Speaking of Mao, his image turned up in the factory’s on-site store. Gul said that this carpet was literally priceless – many people had offered millions of dollars for it, but it was not for sale! Its key feature: Mao's eyes follow you around as you walk from side to side. Mind your revolutionary manners, Miranda - the Chairman is watching YOU!

Tom enjoyed browsing the traditional carpets with Gul, while I found a back room with less traditional but more picturesque motifs.

The camel caravan carpet caught my eye since I knew that we would soon be following in its footsteps – but that’s a different chapter.

By Treasure #3, We Were...Just a Little Jaded!

Two treasures down, one to go…after lunch, we headed over to Khotan’s main jade workshop.






We were officially welcomed with a great sign, a Chinglish-y example of increasingly rare Communist terminology.

When Tom and I lived in China back in the 1980s, people really did address each other as “comrade” all the time, to indicate that everyone was equal in the New [Communist] China. Nowadays, people joke that the only thing communist about China is the name, and traditional salutations are back. Titles like “doctor,” “teacher,” and “taxi driver” are part of everyday address; instead of calling out “Comrade!” to us or other potential customers, people typically holler “Pengyou!” which means friend.

Obviously, change has come slower to Khotan, as the jade shop sign indicates, but the pace of progress seems to be accelerating as part of Beijing’s "Develop the West" program, officially launched in 1998 and accelerated in the last few years as China's massive energy needs has caused Beijing to be newly aware and solicitous of its oil-rich Central Asian province.

China's central government has always tried to keep its restive minorities in line. When the restive minorities control the oil pipelines, Beijing is learning that a few development dollars go a long way toward ensuring tolerable relations.

As a visual display of Beijing's desire to promote at least a surface appearance of positive Han-Uighur relations, we present this statue of Mao shaking hands with a Uighur farmer. (Note how Mao - he's the big guy on the left - symbolically towers over his "little brother.") The propaganda piece fronts an open space designed as a scaled-down version of Tiananmen Square. Gul told us the plaza was a little more than a year old – physical evidence of China’s moves to bring Xinjiang more into the (Chinese) cultural mainstream.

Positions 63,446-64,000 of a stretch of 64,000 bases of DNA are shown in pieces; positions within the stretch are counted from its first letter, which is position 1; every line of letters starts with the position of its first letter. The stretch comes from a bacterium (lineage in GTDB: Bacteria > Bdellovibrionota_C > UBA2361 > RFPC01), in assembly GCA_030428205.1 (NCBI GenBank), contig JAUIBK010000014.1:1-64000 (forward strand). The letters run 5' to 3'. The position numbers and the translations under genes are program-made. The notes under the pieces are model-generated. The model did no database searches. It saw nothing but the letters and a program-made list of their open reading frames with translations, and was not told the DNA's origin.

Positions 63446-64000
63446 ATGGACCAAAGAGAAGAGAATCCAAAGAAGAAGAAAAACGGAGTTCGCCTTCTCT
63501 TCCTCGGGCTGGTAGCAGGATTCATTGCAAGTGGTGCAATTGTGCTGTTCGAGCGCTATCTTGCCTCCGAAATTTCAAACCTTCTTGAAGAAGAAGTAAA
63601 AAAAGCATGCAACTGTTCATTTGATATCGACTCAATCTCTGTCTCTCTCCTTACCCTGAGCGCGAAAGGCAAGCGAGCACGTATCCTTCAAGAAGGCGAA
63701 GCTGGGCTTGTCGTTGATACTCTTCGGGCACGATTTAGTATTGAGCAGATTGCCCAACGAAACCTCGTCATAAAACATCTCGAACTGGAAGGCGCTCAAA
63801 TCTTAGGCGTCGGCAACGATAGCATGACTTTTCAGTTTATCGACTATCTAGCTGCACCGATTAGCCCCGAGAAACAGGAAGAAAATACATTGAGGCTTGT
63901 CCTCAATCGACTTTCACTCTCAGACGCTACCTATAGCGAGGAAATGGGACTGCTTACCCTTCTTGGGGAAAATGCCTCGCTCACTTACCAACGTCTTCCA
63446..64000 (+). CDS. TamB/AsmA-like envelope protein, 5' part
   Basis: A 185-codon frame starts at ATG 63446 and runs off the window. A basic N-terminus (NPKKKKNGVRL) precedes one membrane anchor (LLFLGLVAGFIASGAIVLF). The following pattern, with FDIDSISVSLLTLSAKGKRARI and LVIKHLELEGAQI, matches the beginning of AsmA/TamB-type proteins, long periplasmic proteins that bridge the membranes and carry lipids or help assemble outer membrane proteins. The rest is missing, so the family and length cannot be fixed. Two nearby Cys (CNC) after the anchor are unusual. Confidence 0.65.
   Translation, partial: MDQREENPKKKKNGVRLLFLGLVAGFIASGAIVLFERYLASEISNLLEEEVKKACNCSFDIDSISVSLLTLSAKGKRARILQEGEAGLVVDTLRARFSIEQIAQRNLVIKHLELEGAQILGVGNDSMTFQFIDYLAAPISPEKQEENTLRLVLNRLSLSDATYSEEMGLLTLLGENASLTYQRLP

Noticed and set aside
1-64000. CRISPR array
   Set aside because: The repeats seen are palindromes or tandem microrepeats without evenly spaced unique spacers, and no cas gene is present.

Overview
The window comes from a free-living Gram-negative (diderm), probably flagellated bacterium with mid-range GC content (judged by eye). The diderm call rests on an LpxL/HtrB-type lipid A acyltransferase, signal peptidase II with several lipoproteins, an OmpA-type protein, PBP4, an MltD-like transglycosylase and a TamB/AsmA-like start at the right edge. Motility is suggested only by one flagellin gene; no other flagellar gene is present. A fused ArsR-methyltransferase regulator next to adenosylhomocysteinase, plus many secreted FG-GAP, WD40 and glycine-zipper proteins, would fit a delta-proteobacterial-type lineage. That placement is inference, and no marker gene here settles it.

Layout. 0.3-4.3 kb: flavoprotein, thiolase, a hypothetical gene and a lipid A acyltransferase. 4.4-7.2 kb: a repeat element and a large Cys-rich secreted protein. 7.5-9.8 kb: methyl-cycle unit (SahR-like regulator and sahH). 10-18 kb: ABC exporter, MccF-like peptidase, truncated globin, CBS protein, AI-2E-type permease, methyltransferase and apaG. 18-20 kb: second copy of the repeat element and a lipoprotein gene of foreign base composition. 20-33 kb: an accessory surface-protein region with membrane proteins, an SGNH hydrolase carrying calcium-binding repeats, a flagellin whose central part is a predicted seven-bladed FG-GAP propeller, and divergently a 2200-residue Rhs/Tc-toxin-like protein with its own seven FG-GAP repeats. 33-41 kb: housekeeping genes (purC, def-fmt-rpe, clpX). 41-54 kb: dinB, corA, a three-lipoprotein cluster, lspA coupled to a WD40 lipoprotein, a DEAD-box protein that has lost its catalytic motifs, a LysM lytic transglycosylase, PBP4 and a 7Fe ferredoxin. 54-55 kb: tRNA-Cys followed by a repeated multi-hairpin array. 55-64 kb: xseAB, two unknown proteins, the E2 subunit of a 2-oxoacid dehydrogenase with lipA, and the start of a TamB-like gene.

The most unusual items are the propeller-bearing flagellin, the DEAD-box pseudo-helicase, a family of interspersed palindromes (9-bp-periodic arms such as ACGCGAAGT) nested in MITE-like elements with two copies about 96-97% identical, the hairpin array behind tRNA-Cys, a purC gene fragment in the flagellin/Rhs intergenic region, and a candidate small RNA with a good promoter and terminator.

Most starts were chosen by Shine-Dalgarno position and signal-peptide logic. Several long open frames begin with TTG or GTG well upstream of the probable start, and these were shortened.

But back to jade, the third of Khotan’s three treasures. As Westerners, we freely admit that we have little knowledge and zero appreciation for this stone, which is not terribly rare but to which the Chinese ascribe all manner of virtuous, medicinal and mystical qualities. Many Chinese people wear jade bracelets or a little jade pendant on a string around their necks, put there when they are children and worn until death; these are believed to give protection against germs, evil spirits, and who knows, maybe even counterrevolutionary impulses.

We, on the other hand, just enjoyed watching the process of carving the stuff. Listening, however, is not enjoyable – over a dozen whining drills in one room was incredibly noisy! Not a place to visit if you have dental aversion.

First, each artist used a pencil to lightly mark on a stone the cuts to be made.
Then – let the drilling begin!

Before our eyes, (and with ears firmly plugged), all manner of things emerged from the stones – Buddha, Guanyin (the goddess of mercy, a popular motif) and my personal favorite, a mythical animal usually found in pairs stationed outside banks.

The animal (I can't remember its name) resembles a combo of lion, dragon and dog, but it is, we were told, a one-of-a-kind creature with a unique biology – it eats and eats, but never poops! This symbolizes that the bank will keep your money safe inside and won’t let it leak out!

Tom and I browsed the jade shop (with no intention of buying – our MO was to locate the most expensive items, then wonder aloud to each other why anyone would pay so much money for something so ugly! Bad foreigners.)

Meanwhile, the girls amused themselves with magnetic bracelets bought at Beijing’s Hongqiao market. Sold as jewelry, they are actually the perfect toy – you can bend, fold, and worry them into a zillion shapes. The girls find them endlessly amusing.

These toy-bracelets have proved their worth during airport delays, bus trips through the desert (more on that ahead), restaurants with slow service, and other boring situations grown-ups insist on dragging you into.

Next: A Tip-Top Toy for Tom (I mean, "for the girls"...)


Xinjiang chapter shortcuts: Intro Urumqi
Khotan Treasures Toy Bazaar Camel Weaving Shakeer Hats Food Costume Bowls Camel Ride
Overland Kashgar Old City Bazaar Kindergarten Rural Life Reunion